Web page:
Ahmed Akbar is a character in Savage Investigations, the novel I’ve been writing for 500 years (or so it seems).

This is his origin story…

Ahmed Akbar awoke early that morning. Today would begin the most important day of his young life.

It all began on a normal day like any other. Ahmed was a brilliant young man, going off to the school where he was the youngest teacher on staff. He slung the worn messenger bag over his shoulder that contained his lunch and the test results from his students. He kissed his wife, Sanaa, on the cheek and their infant son, Raheem, on the top of his head and went to the front door of their modest two room house on the outskirts of the Iraqi city of Al-Awja.

The door wouldn’t open.

Since the bombings and the American invasion, the door frame had shifted.

Too proud to leave his house by the back door, it had been the same comical story every morning for months now because Ahmed felt it was, “too insignificant a thing to bother with.”

“Ahmed, I swear, you must fix that door,” Sanaa laughed. “It embarrasses me to have to tell our friends to go around back to enter our house.”

“Sanaa, my love, we are lucky to even have a door after what has happened around here,” he reminded her but then added, “I will fix it on our next national day of rest. I promise.”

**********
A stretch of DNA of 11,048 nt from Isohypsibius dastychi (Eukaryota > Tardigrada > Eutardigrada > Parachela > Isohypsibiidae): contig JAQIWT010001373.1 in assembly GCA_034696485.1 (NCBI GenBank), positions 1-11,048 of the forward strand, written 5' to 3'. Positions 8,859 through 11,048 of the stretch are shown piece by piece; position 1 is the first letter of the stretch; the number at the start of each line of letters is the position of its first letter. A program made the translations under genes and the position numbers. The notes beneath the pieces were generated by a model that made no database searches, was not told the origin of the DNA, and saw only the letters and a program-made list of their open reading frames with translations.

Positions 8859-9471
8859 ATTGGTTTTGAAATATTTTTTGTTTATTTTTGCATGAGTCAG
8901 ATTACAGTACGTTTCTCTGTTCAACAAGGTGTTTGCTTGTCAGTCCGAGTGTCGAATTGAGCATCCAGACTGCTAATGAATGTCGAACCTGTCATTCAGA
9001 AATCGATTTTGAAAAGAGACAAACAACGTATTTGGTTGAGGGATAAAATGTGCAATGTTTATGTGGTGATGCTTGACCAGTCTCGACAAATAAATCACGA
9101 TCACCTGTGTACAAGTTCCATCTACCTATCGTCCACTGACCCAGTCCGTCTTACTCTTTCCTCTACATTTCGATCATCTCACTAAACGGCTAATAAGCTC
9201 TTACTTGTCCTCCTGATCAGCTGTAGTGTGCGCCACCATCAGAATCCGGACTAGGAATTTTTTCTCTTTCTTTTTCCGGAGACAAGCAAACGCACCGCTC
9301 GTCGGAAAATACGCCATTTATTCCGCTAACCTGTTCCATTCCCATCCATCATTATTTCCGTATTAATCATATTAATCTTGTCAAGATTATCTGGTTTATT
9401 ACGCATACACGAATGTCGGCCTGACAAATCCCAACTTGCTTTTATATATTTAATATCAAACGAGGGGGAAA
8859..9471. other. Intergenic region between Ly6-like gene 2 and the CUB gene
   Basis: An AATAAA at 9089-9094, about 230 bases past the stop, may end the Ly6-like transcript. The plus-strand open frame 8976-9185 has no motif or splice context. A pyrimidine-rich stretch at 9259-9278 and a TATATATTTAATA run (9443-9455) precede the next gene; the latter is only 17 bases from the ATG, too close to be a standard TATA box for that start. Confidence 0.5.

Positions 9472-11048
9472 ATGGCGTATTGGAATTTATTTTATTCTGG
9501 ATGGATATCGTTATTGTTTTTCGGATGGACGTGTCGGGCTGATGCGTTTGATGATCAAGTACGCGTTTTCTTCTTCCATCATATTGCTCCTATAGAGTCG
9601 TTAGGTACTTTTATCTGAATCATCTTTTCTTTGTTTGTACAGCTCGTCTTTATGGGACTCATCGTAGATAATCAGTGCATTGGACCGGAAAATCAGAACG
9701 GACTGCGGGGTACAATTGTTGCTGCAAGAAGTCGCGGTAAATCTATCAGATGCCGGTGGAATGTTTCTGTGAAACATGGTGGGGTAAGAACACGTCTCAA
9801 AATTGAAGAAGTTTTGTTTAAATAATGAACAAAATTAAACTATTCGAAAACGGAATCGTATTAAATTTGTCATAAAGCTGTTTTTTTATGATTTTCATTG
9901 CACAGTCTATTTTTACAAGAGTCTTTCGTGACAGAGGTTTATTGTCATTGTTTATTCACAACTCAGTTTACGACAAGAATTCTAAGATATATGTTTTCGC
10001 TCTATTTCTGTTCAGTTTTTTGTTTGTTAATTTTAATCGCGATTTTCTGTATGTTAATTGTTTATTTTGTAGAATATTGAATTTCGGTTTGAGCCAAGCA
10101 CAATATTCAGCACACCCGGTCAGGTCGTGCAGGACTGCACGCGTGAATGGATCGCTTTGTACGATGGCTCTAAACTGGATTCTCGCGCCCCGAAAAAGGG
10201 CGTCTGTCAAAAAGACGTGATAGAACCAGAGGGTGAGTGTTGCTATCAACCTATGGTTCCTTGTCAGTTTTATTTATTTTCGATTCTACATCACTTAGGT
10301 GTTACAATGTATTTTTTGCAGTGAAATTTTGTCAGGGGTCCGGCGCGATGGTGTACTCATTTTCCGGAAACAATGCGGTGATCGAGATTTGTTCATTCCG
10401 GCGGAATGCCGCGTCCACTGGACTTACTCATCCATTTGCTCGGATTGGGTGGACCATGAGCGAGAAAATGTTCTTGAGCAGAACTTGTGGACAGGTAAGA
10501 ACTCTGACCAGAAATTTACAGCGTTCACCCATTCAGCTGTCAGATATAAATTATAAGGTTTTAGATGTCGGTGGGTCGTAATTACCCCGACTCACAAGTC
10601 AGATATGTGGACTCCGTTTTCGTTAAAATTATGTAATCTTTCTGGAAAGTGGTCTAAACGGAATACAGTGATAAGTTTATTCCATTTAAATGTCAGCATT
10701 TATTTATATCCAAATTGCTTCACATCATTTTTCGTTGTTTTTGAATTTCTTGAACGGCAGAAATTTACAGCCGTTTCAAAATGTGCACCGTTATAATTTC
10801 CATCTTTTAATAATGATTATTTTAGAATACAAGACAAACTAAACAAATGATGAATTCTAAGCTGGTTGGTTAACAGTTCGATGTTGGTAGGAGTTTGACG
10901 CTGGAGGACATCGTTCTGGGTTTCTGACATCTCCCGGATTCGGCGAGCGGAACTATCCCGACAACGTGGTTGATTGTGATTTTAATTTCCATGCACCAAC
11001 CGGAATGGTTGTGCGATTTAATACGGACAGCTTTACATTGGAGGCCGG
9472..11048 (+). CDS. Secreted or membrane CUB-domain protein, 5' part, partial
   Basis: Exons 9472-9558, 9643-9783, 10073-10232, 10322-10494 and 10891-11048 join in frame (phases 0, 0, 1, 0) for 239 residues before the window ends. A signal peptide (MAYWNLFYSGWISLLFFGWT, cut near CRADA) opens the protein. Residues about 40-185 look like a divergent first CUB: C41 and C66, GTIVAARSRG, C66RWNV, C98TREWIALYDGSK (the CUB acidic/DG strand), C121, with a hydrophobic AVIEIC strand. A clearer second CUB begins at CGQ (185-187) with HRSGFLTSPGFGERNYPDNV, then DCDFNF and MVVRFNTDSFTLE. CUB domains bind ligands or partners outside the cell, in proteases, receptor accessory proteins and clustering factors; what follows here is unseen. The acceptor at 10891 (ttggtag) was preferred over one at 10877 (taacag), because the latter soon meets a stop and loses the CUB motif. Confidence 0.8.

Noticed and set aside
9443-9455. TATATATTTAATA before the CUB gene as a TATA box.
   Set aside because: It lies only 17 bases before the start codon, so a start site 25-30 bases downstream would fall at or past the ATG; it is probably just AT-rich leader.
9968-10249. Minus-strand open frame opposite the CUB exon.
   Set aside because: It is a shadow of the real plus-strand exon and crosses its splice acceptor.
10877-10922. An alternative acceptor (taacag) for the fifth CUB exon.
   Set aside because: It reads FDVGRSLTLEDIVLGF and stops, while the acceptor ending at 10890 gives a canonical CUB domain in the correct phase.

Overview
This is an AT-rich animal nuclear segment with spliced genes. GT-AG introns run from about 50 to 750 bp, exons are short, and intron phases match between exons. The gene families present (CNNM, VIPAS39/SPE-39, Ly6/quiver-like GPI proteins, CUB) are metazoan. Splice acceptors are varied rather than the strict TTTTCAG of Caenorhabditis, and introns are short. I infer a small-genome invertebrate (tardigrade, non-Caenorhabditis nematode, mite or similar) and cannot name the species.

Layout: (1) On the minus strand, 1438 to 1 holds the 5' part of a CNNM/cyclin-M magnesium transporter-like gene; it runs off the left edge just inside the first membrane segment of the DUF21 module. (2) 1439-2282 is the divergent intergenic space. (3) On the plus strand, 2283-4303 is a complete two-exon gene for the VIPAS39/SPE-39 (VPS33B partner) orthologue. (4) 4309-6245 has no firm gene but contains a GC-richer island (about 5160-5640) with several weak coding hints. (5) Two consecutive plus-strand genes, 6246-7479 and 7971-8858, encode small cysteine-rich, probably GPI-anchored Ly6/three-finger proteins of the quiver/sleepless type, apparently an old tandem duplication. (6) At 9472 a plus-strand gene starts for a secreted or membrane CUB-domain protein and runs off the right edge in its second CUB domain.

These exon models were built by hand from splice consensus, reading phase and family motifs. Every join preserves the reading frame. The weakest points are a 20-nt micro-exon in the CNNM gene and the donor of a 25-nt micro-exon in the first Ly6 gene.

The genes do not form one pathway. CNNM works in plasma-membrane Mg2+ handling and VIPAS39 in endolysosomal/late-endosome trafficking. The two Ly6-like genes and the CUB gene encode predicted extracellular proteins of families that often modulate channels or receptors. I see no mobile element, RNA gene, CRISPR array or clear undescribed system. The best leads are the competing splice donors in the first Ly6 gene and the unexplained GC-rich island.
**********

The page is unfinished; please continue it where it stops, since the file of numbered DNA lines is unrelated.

She looked down at Raheem in her arms. “Do you hear that, Raheem? Your father will fix the door on Friday. He promised. We will see.”

Ahmed pushed up hard on the latch and to the left and the door opened.

“See? I told you I could open the door,” he smiled. “Friday,” he promised and left the house, slamming the door behind him to close it. It shook the china on the shelves and the baby started to cry.

Later that morning, a squad of American contract soldiers were patrolling the neighborhood. This had become a common sight and there didn’t seem to be any cause for alarm.

They came to Ahmed’s house.

Sanaa was sitting in her chair and reading with Raheem asleep in her lap.

The soldiers knocked on the door with their rifle butts and Raheem woke up crying.

Sanaa got up to answer the door but she couldn’t get the door open.

The soldiers, hearing the baby crying on the other side, knocked louder and demanded that it be opened.

Sanaa tried to open the door but couldn’t with Raheem in her arms.

“I can’t get it open. Please go around to the back!” she cried in her native tongue, which the Americans could not understand.

“You hear that? Sounds like a baby’s crying,” said the leader of the squad. “We got reports of insurgents in the area and it looks like somebody doesn’t want us to come in. Kick down the door!”

Two men kicked in the door, knocking Sanaa backwards. She dropped the baby and struck her head on the corner of a table, killing her instantly. Raheem died in the fall and Ahmed Akbar’s little family lay lifeless on the floor.

“Now what?” exclaimed one of the American contractors.

“Well, she seems to be the only one home. No terrorist insurgents here,” said the leader. “Let’s get the hell outta here!”

“Yeah,” said one of the men, “the corporation’s not payin’ me enough to get involved in a murder investigation, even if was an accident!”

Rather than trying to offer assistance, they left Sanaa and Raheem on the floor where they lay and ran.